Five common writing mistakes that make editors reach for the red pen
Beginner writers often make mistakes that reveal their inexperience. Their manuscripts are riddled with signs that scream ‘novice writer’. If you want your writing to sound more sophisticated, here are some practices to avoid.
Overuse of adjectives
Using too many adjectives in a sentence decreases their effectiveness and makes your writing look unprofessional. Usually, two adjectives are enough. By the time readers get to a third, they’ve forgotten what the first one was. For example:
It was a big, old, rambling, timber colonial homestead. (too many adjectives)
It was a rambling colonial homestead. (much better and less wordy)
Overuse of clichés
Clichés and repetitious expressions irritate readers when overused. Keep them to a minimum and try to find fresh ways of expressing yourself. For example:
He was tall, dark and handsome. (cliché)
He towered above the other men and his raven-black hair complemented his movie-star looks. (original)
Telling instead of showing (characters)
Try to show readers a character’s emotions rather than simply describing them. When you tell your readers how a character is feeling, you distance them from that character. It is far better to show your readers so they become emotionally engaged with the character.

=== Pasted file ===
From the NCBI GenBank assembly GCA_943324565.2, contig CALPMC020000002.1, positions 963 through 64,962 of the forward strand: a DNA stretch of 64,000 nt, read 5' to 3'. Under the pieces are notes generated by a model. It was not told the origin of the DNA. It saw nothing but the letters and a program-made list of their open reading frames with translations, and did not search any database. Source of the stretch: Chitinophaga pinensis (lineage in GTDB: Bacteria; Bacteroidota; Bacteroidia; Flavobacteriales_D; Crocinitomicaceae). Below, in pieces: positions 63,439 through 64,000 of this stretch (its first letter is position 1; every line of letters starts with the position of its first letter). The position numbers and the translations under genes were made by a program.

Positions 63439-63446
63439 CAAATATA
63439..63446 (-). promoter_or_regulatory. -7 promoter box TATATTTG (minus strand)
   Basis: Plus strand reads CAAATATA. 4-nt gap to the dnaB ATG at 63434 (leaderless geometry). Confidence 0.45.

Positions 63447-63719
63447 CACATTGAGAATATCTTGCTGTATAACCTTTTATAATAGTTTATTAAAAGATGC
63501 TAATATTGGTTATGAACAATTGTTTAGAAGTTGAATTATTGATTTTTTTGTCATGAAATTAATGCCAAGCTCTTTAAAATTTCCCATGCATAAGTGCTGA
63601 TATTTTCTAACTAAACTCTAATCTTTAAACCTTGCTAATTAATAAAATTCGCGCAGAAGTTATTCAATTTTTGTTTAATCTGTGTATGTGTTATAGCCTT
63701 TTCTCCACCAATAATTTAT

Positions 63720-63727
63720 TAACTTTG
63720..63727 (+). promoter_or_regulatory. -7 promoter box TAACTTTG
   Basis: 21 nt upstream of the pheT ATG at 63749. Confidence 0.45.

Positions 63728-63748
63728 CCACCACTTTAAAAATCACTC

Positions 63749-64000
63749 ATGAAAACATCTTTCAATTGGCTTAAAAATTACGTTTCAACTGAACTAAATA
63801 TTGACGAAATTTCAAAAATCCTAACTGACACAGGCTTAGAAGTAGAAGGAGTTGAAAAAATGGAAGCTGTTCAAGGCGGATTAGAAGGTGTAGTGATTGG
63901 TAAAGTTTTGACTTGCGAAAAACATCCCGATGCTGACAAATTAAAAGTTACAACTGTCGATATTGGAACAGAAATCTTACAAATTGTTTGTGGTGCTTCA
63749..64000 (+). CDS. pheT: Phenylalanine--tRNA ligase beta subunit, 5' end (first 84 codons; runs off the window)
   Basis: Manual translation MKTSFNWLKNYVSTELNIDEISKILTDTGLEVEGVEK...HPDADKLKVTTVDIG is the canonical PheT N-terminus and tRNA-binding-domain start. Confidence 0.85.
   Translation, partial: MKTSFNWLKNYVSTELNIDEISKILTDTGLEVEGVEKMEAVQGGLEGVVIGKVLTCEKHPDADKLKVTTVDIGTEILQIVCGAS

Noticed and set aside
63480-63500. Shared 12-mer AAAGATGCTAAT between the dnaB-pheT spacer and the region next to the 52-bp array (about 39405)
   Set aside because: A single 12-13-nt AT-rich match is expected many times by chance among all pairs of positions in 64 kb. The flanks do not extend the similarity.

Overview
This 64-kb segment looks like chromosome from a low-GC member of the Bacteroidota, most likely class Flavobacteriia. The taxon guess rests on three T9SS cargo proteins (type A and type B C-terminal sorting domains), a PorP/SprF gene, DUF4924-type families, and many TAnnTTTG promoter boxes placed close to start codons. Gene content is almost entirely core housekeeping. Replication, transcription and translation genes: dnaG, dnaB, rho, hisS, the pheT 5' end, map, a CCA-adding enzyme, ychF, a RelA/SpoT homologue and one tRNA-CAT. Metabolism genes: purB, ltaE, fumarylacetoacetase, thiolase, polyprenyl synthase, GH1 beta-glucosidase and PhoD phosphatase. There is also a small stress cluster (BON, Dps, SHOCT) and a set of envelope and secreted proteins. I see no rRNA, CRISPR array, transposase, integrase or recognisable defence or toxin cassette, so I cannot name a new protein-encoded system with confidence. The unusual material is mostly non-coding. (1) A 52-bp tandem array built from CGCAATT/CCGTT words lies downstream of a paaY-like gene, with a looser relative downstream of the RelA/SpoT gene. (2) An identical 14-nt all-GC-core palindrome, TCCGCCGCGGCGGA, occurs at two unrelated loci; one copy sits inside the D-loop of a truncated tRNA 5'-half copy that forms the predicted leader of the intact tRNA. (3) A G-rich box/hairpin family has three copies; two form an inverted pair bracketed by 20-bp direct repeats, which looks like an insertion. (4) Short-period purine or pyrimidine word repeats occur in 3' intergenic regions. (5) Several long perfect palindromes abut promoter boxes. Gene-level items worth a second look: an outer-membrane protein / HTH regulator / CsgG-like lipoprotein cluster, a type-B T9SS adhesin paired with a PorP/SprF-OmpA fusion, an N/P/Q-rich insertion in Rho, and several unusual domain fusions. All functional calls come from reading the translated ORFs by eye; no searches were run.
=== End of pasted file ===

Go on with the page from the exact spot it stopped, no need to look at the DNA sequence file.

For example, don’t tell readers that a character is angry — He felt very angry; show them — His face turned the colour of an over-ripe plum.
Telling instead of showing (plot)
Don’t use too much narrative summary (telling) when writing your story. Try to use immediate scenes and include dialogue (showing) wherever possible. Narrative summary is a telling of the story after the event or second hand and removes readers from the action. Scenes are more engaging for readers because they take place in real time. Readers can watch the story as it unfolds.
For example, instead of: The girl told her mother that she had grabbed a knife and plunged it into the man’s chest. She hadn’t meant to kill him. She just wanted him to stop.
Try: ‘What happened? What have you done?’ the girl’s mother asked when she arrived home to the grizzly scene.
‘He was hurting the dog,’ she said, staring at the knife protruding from the man’s chest. ‘I had to make him stop. I didn’t mean to kill him.’
Use of weak verbs and adverbs
Don’t use an ‘ly’ adverb to prop up a weak verb. Change the weak verb to a strong verb instead. Using a specific verb to help describe an emotion will make your writing more powerful. For example:
Angrily, he placed the book on my desk. (weak)
He slammed the book on my desk. (strong)